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Harper's on de Blasio's housing plan: "a target of his own ambitious gamble"

From a thoughtful profile in the April issue of Harper's magazine, headlined Defender of the Community: Bill de Blasio gambles on doing the right thing, from Alan Feuer:
Casting himself as a kind of urban Robin Hood, the mayor gave his listeners a choice. He could, of course, sit back and do nothing as the market did to them what it had already done to hyper-gentrified neighborhoods like Williamsburg, in Brooklyn: bury them in glass condominiums and artisanal pizzerias. Or he could use his right hand to welcome builders to the area while employing his left to pick their pockets of apartments people could afford. “I have a huge critique of the free-enterprise system, but it’s not going anywhere,” he said. “There’s plenty of places in the city where someone can build a building in any way they want. That’s the reality of a capitalist system. My vision is that the government intervenes to the maximum extent possible to create balance.”
But what if that balance is out of whack, as in "100% affordable" buildings that aren't that affordable, as I wrote? Yes, that's only a fraction of the mayor's housing plan, but it's still glaring.

Feuer writes:
Much of the bad feeling has fed into a belief in many New York neighborhoods that de Blasio hasn’t done much to change Bloomberg’s laissez-faire model of development. Although this belief is widespread and entrenched, it happens to run counter to the facts — in 2016 alone, the city built or preserved almost 22,000 units of affordable housing (as the mayor proudly announced in January), the most in a single calendar year since the Koch Administration. But even this achievement hasn’t quelled suspicions about his housing plan. It’s the deer syndrome again: having made a series of tough, well-meaning decisions, de Blasio has yet to reap their political reward.
Whether they are all "tough, well-meaning decisions" is debatable.

Affordable for whom?

Indeed, Feuer hits the problem:
The question is: Will the gambit work? Although the total number of affordable housing starts announced this year has put de Blasio ahead of schedule in meeting his ambitious goal of 200,000 units, the income distribution of those units doesn’t really fit the city’s needs...
Lilliam Barrios-Paoli, de Blasio’s former deputy mayor for health and human services, said the plan doesn’t reach the neediest people. In 2015, Barrios-Paoli left City Hall after fighting with the mayor over how to handle the city’s rising homeless population, which has reached historic highs during his tenure. “It’s about affordability that isn’t actually affordable. Their solution isn’t congruent with the problem.”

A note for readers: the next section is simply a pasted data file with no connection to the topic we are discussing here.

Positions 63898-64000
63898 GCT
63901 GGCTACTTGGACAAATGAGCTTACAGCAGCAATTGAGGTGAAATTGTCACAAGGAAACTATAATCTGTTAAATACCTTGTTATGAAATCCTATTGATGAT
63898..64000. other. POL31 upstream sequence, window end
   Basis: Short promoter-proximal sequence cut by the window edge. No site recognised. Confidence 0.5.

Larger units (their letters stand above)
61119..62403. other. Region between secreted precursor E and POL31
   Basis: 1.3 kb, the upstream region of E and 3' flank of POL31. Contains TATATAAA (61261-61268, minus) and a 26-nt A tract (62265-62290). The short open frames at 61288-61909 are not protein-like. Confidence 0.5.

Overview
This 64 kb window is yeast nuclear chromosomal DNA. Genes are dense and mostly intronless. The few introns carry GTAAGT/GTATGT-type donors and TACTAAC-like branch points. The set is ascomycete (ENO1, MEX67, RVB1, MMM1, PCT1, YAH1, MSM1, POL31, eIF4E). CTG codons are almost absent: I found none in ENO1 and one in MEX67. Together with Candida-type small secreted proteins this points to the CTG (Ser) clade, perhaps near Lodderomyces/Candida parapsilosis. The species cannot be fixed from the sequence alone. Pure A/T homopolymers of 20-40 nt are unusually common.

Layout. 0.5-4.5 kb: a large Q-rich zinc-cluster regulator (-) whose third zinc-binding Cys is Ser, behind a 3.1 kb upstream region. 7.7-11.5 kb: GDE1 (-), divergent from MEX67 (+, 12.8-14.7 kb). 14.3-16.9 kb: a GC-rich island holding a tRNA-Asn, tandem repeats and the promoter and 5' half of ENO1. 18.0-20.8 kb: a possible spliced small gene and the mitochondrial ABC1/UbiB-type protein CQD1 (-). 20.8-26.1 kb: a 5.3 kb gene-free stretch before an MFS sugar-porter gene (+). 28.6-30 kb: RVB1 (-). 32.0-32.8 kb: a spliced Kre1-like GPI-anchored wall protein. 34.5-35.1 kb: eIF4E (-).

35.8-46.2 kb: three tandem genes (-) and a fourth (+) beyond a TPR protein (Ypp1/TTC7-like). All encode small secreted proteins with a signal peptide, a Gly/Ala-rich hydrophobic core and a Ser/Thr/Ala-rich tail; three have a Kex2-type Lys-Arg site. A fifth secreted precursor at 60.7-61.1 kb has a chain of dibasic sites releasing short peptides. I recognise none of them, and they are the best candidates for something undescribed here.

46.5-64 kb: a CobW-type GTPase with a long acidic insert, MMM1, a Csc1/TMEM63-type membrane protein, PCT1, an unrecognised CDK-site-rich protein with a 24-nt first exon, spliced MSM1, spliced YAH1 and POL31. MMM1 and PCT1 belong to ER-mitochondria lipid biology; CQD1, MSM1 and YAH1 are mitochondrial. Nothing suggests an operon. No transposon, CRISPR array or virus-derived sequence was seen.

That's a burn, especially from a former insider.

The big picture

Feuer writes:
The sense I got from City Hall was that none of it was ideal; it was simply the best possible option in the constrained climate of twenty-first-century liberalism.
Fair enough, but shouldn't de Blasio be a little less enthusiastic about some of the compromises Feuer concludes: 
...At its heart, our city is like many a republic of small provincial villages, and for several months and throughout those different villages, I heard versions of the same complaint. Everyone agreed that the republic was in crisis, that affordable housing was essential, but many people for their own parochial reasons were skeptical about the ways in which de Blasio was building such housing. He was building it either for those who didn’t need it, they said, or without sufficiently consulting local residents, or in a manner that threatened to destroy established neighborhoods. Whether they are right or not remains to be seen: de Blasio’s plan is at base a Hobson’s choice, a risky bet that doing something is better than doing nothing. His bet has not been called yet, but for a mayor who has spent more energy making it than any other in recent memory this was a strange place to find himself: as a target of his own ambitious gamble.
Yes, doing something is better than doing nothing. But some of the episodes chronicled, especially involving de Blasio flip-flops (LICH, Brooklyn Heights library), suggest that the mayor is not just a pragmatist but not as principled as he once professed.

The same argument might be made regarding Atlantic Yards, about which de Blasio once said would provide "3,000 units of low-income housing," which was never true. (He also said the buildings were too big, but he backed off that posture.)

And even the 900 units of low-income housing promised are in question. More recently, de Blasio reportedly said regarding affordability, "I will take what I can get." That seems more on point.

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